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Why Prime members are the ultimate win for Amazon's Jeff Bezos

There's a reason you have to be a member of Prime to take advantage of Amazon's great deals today — because Prime members are the ultimate customer that CEO Jeff Bezos strives for, one analyst told CNBC's "Squawk on the Street" on Tuesday.

Online commerce company Amazon doled out huge discounts and perks to members of its Prime service Tuesday, as part of its annual "Prime Day" event. Shares of Amazon hit an all-time high on Tuesday, on a day the markets were trading at record levels, before paring gains after e-commerce software company ChannelAdvisor estimated that Prime Day sales were in line with 2015 so far.

But while other retailers are offering deals and discounts — no membership needed — to piggyback off Prime Day, that doesn't rival the power of a Prime membership, said Neil Doshi, managing director and senior analyst at Mizuho Securities.

Jeff Bezos speaking at the 2016 Code Conference
Asa Mathat | Vox Media
Jeff Bezos speaking at the 2016 Code Conference

"Not only do you get free two-day shipping on almost any good that's on Prime, you get free movies, free music and free e-books," Doshi said. "Free shipping alone, I don't think is going to cause people to jump from Amazon to Walmart or to go to Kohl's."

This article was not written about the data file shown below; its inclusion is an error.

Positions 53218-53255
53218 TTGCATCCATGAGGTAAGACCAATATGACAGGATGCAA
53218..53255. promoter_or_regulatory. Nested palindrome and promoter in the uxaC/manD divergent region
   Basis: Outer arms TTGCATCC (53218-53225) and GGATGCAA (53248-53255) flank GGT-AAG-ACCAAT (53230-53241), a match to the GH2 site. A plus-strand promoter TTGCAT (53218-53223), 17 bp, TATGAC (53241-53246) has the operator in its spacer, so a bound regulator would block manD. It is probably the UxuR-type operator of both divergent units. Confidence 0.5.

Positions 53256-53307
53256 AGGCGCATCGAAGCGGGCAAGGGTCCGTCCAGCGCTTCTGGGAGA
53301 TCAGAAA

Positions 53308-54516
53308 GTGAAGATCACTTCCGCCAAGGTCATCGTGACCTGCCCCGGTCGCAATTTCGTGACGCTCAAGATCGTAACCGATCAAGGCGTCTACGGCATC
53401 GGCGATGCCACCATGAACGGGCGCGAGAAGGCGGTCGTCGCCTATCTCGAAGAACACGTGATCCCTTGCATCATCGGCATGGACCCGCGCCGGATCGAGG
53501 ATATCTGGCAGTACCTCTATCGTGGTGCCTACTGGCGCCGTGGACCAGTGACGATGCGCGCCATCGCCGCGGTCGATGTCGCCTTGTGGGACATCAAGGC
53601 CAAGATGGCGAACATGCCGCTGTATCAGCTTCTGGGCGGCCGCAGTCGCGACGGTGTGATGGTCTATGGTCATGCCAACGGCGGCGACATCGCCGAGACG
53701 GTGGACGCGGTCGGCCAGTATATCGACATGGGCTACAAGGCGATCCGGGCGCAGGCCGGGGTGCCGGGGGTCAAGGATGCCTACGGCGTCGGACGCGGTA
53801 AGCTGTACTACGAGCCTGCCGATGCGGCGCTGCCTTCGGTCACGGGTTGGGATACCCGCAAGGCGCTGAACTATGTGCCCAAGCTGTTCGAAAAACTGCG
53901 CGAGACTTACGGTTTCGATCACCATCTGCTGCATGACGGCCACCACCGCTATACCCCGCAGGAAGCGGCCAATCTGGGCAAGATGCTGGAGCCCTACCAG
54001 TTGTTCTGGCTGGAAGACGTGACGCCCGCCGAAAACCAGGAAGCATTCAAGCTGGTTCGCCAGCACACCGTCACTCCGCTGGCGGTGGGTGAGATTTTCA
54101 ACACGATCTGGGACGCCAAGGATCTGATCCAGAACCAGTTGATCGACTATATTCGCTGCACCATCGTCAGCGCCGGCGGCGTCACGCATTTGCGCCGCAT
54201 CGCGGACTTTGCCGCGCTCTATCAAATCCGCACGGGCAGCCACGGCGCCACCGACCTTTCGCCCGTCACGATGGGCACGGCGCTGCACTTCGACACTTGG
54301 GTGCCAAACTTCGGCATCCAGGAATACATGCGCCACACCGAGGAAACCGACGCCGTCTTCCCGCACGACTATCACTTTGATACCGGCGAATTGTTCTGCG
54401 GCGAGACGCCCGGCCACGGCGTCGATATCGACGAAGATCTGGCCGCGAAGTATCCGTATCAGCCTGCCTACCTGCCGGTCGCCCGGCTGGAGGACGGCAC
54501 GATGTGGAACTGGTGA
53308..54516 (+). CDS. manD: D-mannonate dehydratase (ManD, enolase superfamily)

Amazon could add 300,000 to 400,000 new subscribers through Prime Day, Doshi estimated. Prime participants spend an average $1,200 per year on Amazon, compared with $500 for nonmembers, Consumer Intelligence Research Partners said.

"They're super valuable — they've arguably been driving the growth of Amazon the past couple of years," said John Blackledge, managing director and senior equity research analyst at Cowen and Company.

Prime members buy four categories per month, versus two categories for non-Prime members, by Cowen's estimates. In particular, Prime members are likely driving growth in Amazon's apparel and consumables business, Blackledge said, echoing Morgan Stanley's research on the future of Amazon .

"We've called Amazon to be the number one apparel retailer in the U.S. by 2017, and the number two consumables retailer by 2018 in the U.S.," Blackledge said. "These are huge, nontraditional verticals for Amazon that are driving growth now, and we think, for the next five to 10 years."

Mizuho Securities makes a market in Amazon, and Amazon is an investment banking client. Cowen and Company also makes a market in Amazon stock.